AP's breaking this story via the NY Times, within the past hour...
Greenwald: Snowden Docs Contain NSA 'Blueprint'
By THE ASSOCIATED PRESS (via NY Times)
July 14, 2013 at 8:01 PM ET
RIO DE JANEIRO — The Guardian journalist who first reported Edward Snowden's disclosures of U.S. surveillance programs says the former National Security Agency analyst has "very specific blueprints of how the NSA do what they do."
Glenn Greenwald says Snowden has "literally thousands of documents" that constitute "basically the instruction manual for how the NSA is built," but that Snowden has insisted details from the documents not be made public.
Greenwald says he doesn't think national security would be harmed if the secret documents were to be published, but he added that he did think revelations from them could harm the U.S. government….
Earlier this weekend, Greenwald called allegations published by Reuters, “absurd,” with regard to Edward Snowden “blackmailing” the United States…
About the Reuters article
Saturday 13 July 2013 15.53 EDT
When you give many interviews in different countries and say essentially the same thing over and over, as I do, media outlets often attempt to re-package what you've said to make their interview seem new and newsworthy, even when it isn't. Such is the case with this Reuters article today, that purports to summarize an interview I gave to the daily newspaper La Nacion of Argentina.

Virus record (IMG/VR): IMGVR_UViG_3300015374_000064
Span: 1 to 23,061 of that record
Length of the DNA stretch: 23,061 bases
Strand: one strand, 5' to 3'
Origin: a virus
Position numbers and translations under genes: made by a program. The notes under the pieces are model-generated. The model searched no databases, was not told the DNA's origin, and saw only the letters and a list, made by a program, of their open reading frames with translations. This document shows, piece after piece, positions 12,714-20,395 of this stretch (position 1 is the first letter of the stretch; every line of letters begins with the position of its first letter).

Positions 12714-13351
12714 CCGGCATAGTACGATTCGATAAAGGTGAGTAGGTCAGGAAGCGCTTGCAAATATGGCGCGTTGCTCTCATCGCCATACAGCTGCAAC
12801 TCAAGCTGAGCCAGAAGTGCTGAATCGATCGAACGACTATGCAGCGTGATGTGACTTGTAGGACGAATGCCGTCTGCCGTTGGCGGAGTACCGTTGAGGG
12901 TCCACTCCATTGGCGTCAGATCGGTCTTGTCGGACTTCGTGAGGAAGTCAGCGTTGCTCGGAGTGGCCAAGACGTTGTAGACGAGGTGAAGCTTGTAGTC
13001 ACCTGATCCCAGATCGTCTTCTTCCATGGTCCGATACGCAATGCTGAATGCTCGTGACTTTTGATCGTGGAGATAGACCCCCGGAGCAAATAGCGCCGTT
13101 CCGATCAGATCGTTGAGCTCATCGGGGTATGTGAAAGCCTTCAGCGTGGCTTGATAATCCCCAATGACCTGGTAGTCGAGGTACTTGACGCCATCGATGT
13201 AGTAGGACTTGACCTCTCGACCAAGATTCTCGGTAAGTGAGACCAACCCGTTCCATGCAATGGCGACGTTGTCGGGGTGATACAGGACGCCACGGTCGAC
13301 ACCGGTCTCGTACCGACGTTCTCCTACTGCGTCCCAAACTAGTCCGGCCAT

Like everything in the matter of these NSA leaks, this interview is being wildly distorted to attract attention away from the revelations themselves. It's particularly being seized on to attack Edward Snowden and, secondarily, me, for supposedly "blackmailing" and "threatening" the US government. That is just absurd.
That Snowden has created some sort of "dead man's switch" - whereby documents get released in the event that he is killed by the US government – was previously reported weeks ago, and Snowden himself has strongly implied much the same thing. That doesn't mean he thinks the US government is attempting to kill him - he doesn't - just that he's taken precautions against all eventualities, including that one (just incidentally, the notion that a government that has spent the last decade invading, bombing, torturing, rendering, kidnapping, imprisoning without charges, droning, partnering with the worst dictators and murderers, and targeting its own citizens for assassination would be above such conduct is charmingly quaint).
I made three points in this La Nacion interview, all of which are true and none of which has anything remotely to do with threats:
1) The oft-repeated claim that Snowden's intent is to harm the US is completely negated by the reality that he has all sorts of documents that could quickly and seriously harm the US if disclosed, yet he has published none of those. When he gave us the documents he provided, he repeatedly insisted that we exercise rigorous journalistic judgment in deciding which documents should be published in the public interest and which ones should be concealed on the ground that the harm of publication outweighs the public value. If his intent were to harm the US, he could have sold all the documents he had for a great deal of money, or indiscriminately published them, or passed them to a foreign adversary. He did none of that…